Transmissions from Somewhen is an exploration of the mind that dwells in the past and the future, seeing how we can use our obsession with other times to improve the present.

Hail to Ale

Hail to Ale

I love creative writing exercises with bizarre premises. Something like, oh, “Compose a dialogue between a person and their tax accountant, but they’re in the stomach of a giant squid.” In constraining you with a premise, it frees you from the tyranny of a blank page. In laying out an unusual, wild, or absurd premise, it requires you to come up with something creative and interesting just to get a basic idea across. Maybe most important, it lets you know from the start that you don’t have to take the whole thing so seriously.

I’m in a roleplaying game with some friends that follows the most classic of patterns: There’s a deep maze of catacombs full of thieves, monsters, and treasure. Delve, kill, loot, come back to town to regroup, delve again. The last time we regrouped in the town, my character went carousing. The GM rolled some dice and consulted the charts and informed me that she had joined a cult. Details of which were up to me. My character was a foul-mouthed, hard-drinking, merry-making thief, so I thought about it for a bit, and gave myself a writing exercise. What if there were a religion that worshiped the Gods of Beer? What would a pantheon of beer gods be like? Behold my results:


The Conclave of the Sacred Tankard

The Conclave worship the gods of beer, sometimes collectively referred to as The Case. The Conclave don’t particularly care who or how many actually worship The Case, but focus on spreading the joy of partaking in beer itself, which they consider effectively the same thing anyway.

There are many, many gods in the beer pantheon, big and small, but a handful of the most important ones take up most of the attention, altar space, and toasting:

The Malt - Often called The Source. A tetrapartite deity whose four aspects are most often represented as four faces on one body. The Malt functions as the sacred origin point of all beer and the good things associated with beer, similar to the function Ptah serves in the Egyptian pantheon or Brahma in the Hindu pantheon. The Malt is the infinite font from which all beer possibilities spring, as the hallowed amber brook flowing from a keg. The Malt’s Four Aspects: Hoppia, The Bitter Bite. Sharp, focused, attentive. W’iit, The Golden Ray. Warm, loving, easy. Barlion, The Steady Hand. Strong, balanced, level. Rrai, The Playful Song. Joyous, loose, brash.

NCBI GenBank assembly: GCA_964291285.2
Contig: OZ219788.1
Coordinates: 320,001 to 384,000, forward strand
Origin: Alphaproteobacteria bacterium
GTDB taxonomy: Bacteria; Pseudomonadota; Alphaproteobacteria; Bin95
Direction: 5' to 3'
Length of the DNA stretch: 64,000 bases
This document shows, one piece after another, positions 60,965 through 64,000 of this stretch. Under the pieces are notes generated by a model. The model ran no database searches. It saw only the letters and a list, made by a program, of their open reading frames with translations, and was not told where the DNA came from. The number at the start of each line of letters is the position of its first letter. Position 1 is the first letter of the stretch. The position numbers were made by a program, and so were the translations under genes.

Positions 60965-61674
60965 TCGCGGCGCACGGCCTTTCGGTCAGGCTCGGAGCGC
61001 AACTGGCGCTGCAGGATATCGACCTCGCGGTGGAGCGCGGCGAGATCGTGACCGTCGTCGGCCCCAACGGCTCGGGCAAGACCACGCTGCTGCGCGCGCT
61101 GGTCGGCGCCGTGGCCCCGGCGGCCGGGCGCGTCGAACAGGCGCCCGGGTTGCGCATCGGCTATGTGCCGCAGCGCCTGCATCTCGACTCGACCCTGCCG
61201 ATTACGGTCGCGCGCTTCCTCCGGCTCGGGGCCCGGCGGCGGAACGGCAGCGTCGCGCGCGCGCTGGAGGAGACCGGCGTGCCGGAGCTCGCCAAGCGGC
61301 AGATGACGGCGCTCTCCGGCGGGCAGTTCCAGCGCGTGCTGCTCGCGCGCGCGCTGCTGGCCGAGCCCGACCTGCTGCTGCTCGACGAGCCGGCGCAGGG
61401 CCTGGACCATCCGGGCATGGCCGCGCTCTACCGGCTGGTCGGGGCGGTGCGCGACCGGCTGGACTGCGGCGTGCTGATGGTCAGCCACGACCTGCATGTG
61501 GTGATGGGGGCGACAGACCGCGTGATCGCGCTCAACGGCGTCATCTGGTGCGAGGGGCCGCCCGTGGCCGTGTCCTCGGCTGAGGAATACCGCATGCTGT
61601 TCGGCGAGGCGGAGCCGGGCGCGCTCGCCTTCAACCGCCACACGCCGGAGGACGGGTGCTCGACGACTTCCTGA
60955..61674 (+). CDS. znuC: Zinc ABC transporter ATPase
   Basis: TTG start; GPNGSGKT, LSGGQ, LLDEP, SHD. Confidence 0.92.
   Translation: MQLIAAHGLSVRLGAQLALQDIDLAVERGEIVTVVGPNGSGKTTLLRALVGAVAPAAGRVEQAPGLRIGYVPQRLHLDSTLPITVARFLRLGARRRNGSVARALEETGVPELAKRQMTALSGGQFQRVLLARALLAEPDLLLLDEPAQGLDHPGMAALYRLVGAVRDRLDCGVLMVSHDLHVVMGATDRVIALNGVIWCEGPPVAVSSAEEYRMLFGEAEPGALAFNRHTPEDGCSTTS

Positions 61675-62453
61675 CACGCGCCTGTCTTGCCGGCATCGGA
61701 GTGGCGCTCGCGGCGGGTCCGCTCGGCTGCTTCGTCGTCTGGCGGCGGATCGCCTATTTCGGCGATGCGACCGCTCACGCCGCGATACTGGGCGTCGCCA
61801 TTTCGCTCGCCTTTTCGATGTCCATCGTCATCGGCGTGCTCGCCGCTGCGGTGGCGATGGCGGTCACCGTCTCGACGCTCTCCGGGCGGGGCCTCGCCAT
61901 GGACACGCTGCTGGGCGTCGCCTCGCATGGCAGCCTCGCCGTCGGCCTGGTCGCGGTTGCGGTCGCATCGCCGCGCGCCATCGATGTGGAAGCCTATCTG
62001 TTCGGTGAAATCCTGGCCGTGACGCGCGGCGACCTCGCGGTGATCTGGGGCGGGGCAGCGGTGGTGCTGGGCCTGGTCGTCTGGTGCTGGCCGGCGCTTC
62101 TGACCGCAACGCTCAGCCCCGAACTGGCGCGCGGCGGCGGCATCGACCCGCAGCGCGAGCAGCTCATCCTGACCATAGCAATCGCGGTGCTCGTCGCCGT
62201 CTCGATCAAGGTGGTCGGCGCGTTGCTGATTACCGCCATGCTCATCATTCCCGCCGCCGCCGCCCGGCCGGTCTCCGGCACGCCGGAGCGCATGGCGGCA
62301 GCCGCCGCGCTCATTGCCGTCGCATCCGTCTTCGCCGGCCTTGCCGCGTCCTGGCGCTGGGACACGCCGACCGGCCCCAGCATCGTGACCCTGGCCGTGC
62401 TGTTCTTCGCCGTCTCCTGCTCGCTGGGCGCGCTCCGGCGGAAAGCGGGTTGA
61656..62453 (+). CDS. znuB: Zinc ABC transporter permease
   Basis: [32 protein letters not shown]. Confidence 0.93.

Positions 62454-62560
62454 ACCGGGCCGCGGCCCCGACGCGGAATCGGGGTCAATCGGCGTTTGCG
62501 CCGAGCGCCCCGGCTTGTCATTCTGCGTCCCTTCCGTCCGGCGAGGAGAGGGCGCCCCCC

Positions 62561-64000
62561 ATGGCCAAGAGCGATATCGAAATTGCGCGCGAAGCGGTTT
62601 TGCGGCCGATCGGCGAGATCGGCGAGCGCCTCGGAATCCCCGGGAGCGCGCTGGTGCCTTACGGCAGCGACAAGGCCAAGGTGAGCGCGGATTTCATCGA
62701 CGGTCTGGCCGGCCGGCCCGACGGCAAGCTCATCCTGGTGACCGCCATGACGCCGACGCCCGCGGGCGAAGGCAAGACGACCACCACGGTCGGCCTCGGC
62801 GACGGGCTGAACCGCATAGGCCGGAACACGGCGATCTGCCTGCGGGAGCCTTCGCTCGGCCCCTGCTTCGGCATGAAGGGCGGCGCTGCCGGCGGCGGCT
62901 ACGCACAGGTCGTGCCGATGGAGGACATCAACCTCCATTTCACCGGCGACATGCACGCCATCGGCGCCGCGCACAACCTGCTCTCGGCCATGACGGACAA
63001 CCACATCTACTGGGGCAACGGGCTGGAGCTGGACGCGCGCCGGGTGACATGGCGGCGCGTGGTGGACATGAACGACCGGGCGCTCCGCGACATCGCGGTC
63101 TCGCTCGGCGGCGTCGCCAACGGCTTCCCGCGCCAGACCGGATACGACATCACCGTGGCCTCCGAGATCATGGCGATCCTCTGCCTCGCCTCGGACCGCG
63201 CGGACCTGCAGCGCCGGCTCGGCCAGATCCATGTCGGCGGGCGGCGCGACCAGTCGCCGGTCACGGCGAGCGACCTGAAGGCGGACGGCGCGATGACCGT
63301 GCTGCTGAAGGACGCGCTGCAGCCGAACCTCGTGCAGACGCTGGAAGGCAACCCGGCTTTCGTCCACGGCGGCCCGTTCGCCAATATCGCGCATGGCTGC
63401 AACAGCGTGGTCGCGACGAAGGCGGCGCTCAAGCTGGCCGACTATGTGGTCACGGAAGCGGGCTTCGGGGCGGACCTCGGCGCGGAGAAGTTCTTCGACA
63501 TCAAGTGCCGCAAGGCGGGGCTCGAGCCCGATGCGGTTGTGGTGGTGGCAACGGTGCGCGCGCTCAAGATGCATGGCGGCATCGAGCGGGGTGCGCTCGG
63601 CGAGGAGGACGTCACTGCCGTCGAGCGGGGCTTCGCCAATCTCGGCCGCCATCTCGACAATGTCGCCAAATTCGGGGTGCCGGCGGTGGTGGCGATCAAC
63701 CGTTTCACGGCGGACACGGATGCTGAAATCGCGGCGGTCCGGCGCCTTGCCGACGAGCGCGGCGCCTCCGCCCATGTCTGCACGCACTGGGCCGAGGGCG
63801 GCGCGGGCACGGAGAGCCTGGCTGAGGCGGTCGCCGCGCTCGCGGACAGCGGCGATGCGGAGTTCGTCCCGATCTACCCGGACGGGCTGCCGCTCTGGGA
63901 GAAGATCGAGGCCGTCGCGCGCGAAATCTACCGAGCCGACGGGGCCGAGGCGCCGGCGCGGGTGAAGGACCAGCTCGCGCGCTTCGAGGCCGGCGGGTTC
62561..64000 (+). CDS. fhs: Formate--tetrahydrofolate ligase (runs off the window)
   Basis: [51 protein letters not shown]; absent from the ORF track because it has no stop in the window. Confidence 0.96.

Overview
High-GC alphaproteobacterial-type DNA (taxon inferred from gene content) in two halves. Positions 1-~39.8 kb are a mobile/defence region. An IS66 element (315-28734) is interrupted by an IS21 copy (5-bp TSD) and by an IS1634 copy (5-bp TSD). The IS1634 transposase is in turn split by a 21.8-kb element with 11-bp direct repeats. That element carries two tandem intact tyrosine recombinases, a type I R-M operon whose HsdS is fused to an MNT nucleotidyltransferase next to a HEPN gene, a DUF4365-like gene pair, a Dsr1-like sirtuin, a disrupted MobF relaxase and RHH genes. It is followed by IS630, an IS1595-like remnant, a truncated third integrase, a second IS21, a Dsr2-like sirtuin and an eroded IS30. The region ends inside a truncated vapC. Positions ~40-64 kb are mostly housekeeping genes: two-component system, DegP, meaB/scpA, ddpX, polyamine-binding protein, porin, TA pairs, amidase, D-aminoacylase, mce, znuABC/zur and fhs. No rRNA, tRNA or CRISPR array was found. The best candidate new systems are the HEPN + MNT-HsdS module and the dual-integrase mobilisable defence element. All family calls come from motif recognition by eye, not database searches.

Roil - Goddess of fermentation. A fertility deity as well as patron of the arts and creative inspiration. Roil, sometimes called The Cauldron, is looked to for aid in all matters of poetry and song, childbearing, and plan-making. Generous but sometimes fickle, sweet and loving but with a wrathful temper. Aspect: A tall woman whose figure is shrouded by Her extremely long, wild-flowing hair.

Tapp - God of the Pour. A boisterous god of plenty revered as the master of generosity, camaraderie, and friendship. Tapp is regarded as the bringer of all things warm and welcoming - particularly beverages - to humankind. A sort of Promethean figure but with beer instead of fire (and without the whole bird-torture business). Aspect: A jolly, big-bellied man holding a tankard, always tipped slightly as if pouring some into others’ vessels.

Staut - The Protector. The ethereal, infinite archetype of the overprotective intoxicated friend. Staut is called upon for aid when The Case’s followers are under threat, and She staggers into the fight with Her massive battle-steins in hand. Laughs at danger, smiles at death, and drinks at everything. Constantly telling the other gods about that one time She kicked some demon or other’s ass, although the details of the story constantly shift. Aspect: A short, muscular woman with a heavy, sharp-cornered stein in each hand.

Bruuski - God of drunken revelry, altered states of mind, and partying. Giver of the ecstatic shift in human consciousness, Bruuski is sometimes regarded as the catalyst of sentience. Often venerated by artists alongside Roil, as the primordial frenzy of creativity. Often forms the centerpiece of Conclave rituals, seen as a pathway to be nearer the other gods. Conclave members often shout His name prior to or during celebrations of all kinds.


Hope you found my weird little exercise interesting! And feel free to venerate these deities if you’d like. It’s not like I need to tell you how.

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Round here he's known as... Strider

Round here he's known as... Strider